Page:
Hydrogen is a pollution-free energy source when it's extracted from water using sunlight instead of fossil fuels. But current strategies for "splitting" or breaking apart water molecules with catalysts and light require the introduction of chemical additives to expedite the process. Now, researchers reporting in ACS ES&T Engineering have developed a catalyst that destroys medications and other compounds already present in wastewater to generate hydrogen fuel, getting rid of a contaminant while producing something useful.
Harnessing the sun's energy to split water to make hydrogen fuel is a promising renewable resource, but it is a slow process even when catalysts are used to speed it along. In some cases, alcohols or sugars are added to boost the rate of hydrogen production, but these chemicals are destroyed as hydrogen is generated, meaning the approach is not renewable. In a separate strategy, researchers have tried using contaminants in wastewater to enhance hydrogen fuel generation. While titanium-based catalysts worked for both removing contaminants and generating hydrogen, the efficiencies were lower than expected for both steps because of their overlapping reaction sites. One way to reduce such interferences is to make catalysts by fusing together different conductive metals, thus creating separate places for reactions to occur. So, Chuanhao Li and colleagues wanted to combine cobalt oxide and titanium dioxide to create a dual-functioning catalyst that would break down common drugs in wastewater while also efficiently converting water into hydrogen for fuel.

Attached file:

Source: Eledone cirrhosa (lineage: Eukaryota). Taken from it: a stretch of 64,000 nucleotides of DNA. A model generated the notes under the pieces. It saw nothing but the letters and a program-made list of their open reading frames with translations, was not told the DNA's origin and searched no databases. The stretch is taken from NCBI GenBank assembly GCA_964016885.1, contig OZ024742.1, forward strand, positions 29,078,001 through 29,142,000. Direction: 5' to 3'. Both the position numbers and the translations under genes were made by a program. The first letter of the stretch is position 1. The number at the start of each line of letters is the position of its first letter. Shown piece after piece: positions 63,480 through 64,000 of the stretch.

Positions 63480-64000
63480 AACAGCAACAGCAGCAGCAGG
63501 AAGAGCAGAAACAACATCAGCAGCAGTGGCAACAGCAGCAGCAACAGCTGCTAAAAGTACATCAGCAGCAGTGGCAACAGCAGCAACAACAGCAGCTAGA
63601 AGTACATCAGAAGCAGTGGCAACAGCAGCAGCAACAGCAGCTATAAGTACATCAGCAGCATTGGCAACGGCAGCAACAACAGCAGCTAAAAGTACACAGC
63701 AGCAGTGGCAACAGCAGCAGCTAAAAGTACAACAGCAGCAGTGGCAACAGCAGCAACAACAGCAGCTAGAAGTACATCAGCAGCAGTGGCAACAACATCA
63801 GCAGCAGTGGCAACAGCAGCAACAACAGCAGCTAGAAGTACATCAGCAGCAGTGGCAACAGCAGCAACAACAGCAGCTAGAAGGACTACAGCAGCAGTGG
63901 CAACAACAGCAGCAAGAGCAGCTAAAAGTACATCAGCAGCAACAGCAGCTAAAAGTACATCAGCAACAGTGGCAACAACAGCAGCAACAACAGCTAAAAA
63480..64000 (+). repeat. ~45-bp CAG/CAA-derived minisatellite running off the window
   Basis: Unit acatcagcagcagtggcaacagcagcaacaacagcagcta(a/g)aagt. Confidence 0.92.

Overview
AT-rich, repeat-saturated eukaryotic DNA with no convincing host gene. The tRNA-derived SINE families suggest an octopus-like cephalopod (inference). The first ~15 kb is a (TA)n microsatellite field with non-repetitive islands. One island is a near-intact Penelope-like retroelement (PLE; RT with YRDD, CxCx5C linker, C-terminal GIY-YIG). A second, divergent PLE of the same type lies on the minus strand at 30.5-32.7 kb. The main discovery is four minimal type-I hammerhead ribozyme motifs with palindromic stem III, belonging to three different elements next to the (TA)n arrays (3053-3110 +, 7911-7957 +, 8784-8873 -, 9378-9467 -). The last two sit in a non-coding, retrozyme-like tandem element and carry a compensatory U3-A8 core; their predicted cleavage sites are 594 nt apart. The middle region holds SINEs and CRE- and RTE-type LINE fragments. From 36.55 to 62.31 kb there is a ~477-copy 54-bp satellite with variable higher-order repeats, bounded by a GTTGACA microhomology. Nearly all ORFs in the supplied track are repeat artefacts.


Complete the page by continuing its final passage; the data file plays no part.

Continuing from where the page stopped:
To make the catalyst, the researchers coated nanoscale titanium dioxide crystals with a thin layer of cobalt oxide. Initial tests showed that this material didn't produce much hydrogen, so as a next step, the team spiked this dual catalyst with 1% by weight of platinum nanoparticles -- an efficient though expensive catalyst for generating hydrogen. In the presence of simulated sunlight, the platinum-impregnated catalyst degraded two antibiotics and produced substantial amounts of hydrogen. Finally, the team tested their product on real wastewater, water from a river in China and deionized water samples. Under simulated sunlight, the catalyst stimulated hydrogen production in all three samples. The greatest amount of hydrogen was obtained from the wastewater sample. The researchers say their catalyst could be a sustainable wastewater treatment option by generating hydrogen fuel at the same time.